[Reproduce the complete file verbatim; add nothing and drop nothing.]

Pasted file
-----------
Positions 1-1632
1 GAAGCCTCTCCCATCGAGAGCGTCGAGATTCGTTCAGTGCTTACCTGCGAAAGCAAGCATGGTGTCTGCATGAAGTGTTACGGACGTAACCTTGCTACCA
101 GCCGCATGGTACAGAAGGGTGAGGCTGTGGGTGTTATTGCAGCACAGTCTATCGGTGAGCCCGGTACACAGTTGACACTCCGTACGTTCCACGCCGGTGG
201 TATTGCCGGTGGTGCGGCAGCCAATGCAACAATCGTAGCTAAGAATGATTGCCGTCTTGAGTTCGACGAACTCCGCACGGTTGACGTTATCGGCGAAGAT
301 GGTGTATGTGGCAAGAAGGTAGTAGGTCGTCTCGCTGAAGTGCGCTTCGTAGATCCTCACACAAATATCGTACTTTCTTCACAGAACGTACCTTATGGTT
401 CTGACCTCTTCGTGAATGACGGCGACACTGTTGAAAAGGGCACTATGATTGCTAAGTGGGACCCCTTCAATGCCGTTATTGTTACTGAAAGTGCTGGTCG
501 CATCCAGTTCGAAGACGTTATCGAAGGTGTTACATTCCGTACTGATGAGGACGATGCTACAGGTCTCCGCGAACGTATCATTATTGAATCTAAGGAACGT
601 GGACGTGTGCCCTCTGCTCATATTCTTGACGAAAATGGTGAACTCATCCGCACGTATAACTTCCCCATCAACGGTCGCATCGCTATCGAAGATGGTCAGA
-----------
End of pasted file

Positions 1-1632
1 GAAGCCTCTCCCATCGAGAGCGTCGAGATTCGTTCAGTGCTTACCTGCGAAAGCAAGCATGGTGTCTGCATGAAGTGTTACGGACGTAACCTTGCTACCA
101 GCCGCATGGTACAGAAGGGTGAGGCTGTGGGTGTTATTGCAGCACAGTCTATCGGTGAGCCCGGTACACAGTTGACACTCCGTACGTTCCACGCCGGTGG
201 TATTGCCGGTGGTGCGGCAGCCAATGCAACAATCGTAGCTAAGAATGATTGCCGTCTTGAGTTCGACGAACTCCGCACGGTTGACGTTATCGGCGAAGAT
301 GGTGTATGTGGCAAGAAGGTAGTAGGTCGTCTCGCTGAAGTGCGCTTCGTAGATCCTCACACAAATATCGTACTTTCTTCACAGAACGTACCTTATGGTT
401 CTGACCTCTTCGTGAATGACGGCGACACTGTTGAAAAGGGCACTATGATTGCTAAGTGGGACCCCTTCAATGCCGTTATTGTTACTGAAAGTGCTGGTCG
501 CATCCAGTTCGAAGACGTTATCGAAGGTGTTACATTCCGTACTGATGAGGACGATGCTACAGGTCTCCGCGAACGTATCATTATTGAATCTAAGGAACGT
601 GGACGTGTGCCCTCTGCTCATATTCTTGACGAAAATGGTGAACTCATCCGCACGTATAACTTCCCCATCAACGGTCGCATCGCTATCGAAGATGGTCAGA